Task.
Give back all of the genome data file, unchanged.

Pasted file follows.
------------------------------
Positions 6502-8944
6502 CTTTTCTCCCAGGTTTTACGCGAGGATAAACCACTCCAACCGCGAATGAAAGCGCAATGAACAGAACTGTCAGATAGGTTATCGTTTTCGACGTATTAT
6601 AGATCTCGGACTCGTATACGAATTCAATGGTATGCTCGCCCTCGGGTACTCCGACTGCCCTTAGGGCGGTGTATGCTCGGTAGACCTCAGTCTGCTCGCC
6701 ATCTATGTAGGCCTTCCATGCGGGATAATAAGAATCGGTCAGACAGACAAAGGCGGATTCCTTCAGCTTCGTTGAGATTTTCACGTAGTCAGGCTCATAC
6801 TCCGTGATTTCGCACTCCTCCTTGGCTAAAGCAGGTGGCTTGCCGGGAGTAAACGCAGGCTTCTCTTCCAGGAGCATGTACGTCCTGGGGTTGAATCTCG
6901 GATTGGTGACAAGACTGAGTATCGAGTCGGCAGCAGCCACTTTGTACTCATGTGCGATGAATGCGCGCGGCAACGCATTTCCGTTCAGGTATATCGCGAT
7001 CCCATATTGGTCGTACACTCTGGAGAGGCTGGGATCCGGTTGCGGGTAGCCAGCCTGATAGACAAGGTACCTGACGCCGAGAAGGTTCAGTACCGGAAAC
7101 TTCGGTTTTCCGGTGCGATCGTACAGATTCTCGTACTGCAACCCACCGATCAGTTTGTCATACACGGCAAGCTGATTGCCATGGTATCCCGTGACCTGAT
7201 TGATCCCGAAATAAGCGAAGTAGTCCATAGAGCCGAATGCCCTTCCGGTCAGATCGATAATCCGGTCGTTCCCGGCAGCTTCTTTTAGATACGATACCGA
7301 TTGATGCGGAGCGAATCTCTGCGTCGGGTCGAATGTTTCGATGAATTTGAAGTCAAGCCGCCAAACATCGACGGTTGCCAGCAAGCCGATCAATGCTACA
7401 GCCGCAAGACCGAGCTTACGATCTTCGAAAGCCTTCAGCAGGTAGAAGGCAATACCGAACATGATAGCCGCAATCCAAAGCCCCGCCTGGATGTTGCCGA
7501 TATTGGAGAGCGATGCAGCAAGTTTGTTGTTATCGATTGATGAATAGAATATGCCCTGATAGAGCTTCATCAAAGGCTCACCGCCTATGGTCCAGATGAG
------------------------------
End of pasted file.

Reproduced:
Positions 6502-8944
6502 CTTTTCTCCCAGGTTTTACGCGAGGATAAACCACTCCAACCGCGAATGAAAGCGCAATGAACAGAACTGTCAGATAGGTTATCGTTTTCGACGTATTAT
6601 AGATCTCGGACTCGTATACGAATTCAATGGTATGCTCGCCCTCGGGTACTCCGACTGCCCTTAGGGCGGTGTATGCTCGGTAGACCTCAGTCTGCTCGCC
6701 ATCTATGTAGGCCTTCCATGCGGGATAATAAGAATCGGTCAGACAGACAAAGGCGGATTCCTTCAGCTTCGTTGAGATTTTCACGTAGTCAGGCTCATAC
6801 TCCGTGATTTCGCACTCCTCCTTGGCTAAAGCAGGTGGCTTGCCGGGAGTAAACGCAGGCTTCTCTTCCAGGAGCATGTACGTCCTGGGGTTGAATCTCG
6901 GATTGGTGACAAGACTGAGTATCGAGTCGGCAGCAGCCACTTTGTACTCATGTGCGATGAATGCGCGCGGCAACGCATTTCCGTTCAGGTATATCGCGAT
7001 CCCATATTGGTCGTACACTCTGGAGAGGCTGGGATCCGGTTGCGGGTAGCCAGCCTGATAGACAAGGTACCTGACGCCGAGAAGGTTCAGTACCGGAAAC
7101 TTCGGTTTTCCGGTGCGATCGTACAGATTCTCGTACTGCAACCCACCGATCAGTTTGTCATACACGGCAAGCTGATTGCCATGGTATCCCGTGACCTGAT
7201 TGATCCCGAAATAAGCGAAGTAGTCCATAGAGCCGAATGCCCTTCCGGTCAGATCGATAATCCGGTCGTTCCCGGCAGCTTCTTTTAGATACGATACCGA
7301 TTGATGCGGAGCGAATCTCTGCGTCGGGTCGAATGTTTCGATGAATTTGAAGTCAAGCCGCCAAACATCGACGGTTGCCAGCAAGCCGATCAATGCTACA
7401 GCCGCAAGACCGAGCTTACGATCTTCGAAAGCCTTCAGCAGGTAGAAGGCAATACCGAACATGATAGCCGCAATCCAAAGCCCCGCCTGGATGTTGCCGA
7501 TATTGGAGAGCGATGCAGCAAGTTTGTTGTTATCGATTGATGAATAGAATATGCCCTGATAGAGCTTCATCAAAGGCTCACCGCCTATGGTCCAGATGAG